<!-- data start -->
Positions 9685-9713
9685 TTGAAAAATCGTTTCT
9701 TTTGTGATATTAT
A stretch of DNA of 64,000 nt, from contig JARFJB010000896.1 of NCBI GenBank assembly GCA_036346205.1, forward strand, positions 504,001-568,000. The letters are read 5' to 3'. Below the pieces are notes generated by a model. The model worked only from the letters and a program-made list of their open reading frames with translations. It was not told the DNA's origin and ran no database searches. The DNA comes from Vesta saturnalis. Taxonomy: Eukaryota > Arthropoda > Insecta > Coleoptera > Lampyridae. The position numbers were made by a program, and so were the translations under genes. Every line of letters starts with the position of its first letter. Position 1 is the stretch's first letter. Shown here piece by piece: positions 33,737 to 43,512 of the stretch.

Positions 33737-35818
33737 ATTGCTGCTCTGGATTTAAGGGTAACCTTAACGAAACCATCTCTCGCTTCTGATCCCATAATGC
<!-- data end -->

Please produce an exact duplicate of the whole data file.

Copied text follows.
Positions 9685-9713
9685 TTGAAAAATCGTTTCT
9701 TTTGTGATATTAT
A stretch of DNA of 64,000 nt, from contig JARFJB010000896.1 of NCBI GenBank assembly GCA_036346205.1, forward strand, positions 504,001-568,000. The letters are read 5' to 3'. Below the pieces are notes generated by a model. The model worked only from the letters and a program-made list of their open reading frames with translations. It was not told the DNA's origin and ran no database searches. The DNA comes from Vesta saturnalis. Taxonomy: Eukaryota > Arthropoda > Insecta > Coleoptera > Lampyridae. The position numbers were made by a program, and so were the translations under genes. Every line of letters starts with the position of its first letter. Position 1 is the stretch's first letter. Shown here piece by piece: positions 33,737 to 43,512 of the stretch.

Positions 33737-35818
33737 ATTGCTGCTCTGGATTTAAGGGTAACCTTAACGAAACCATCTCTCGCTTCTGATCCCATAATGC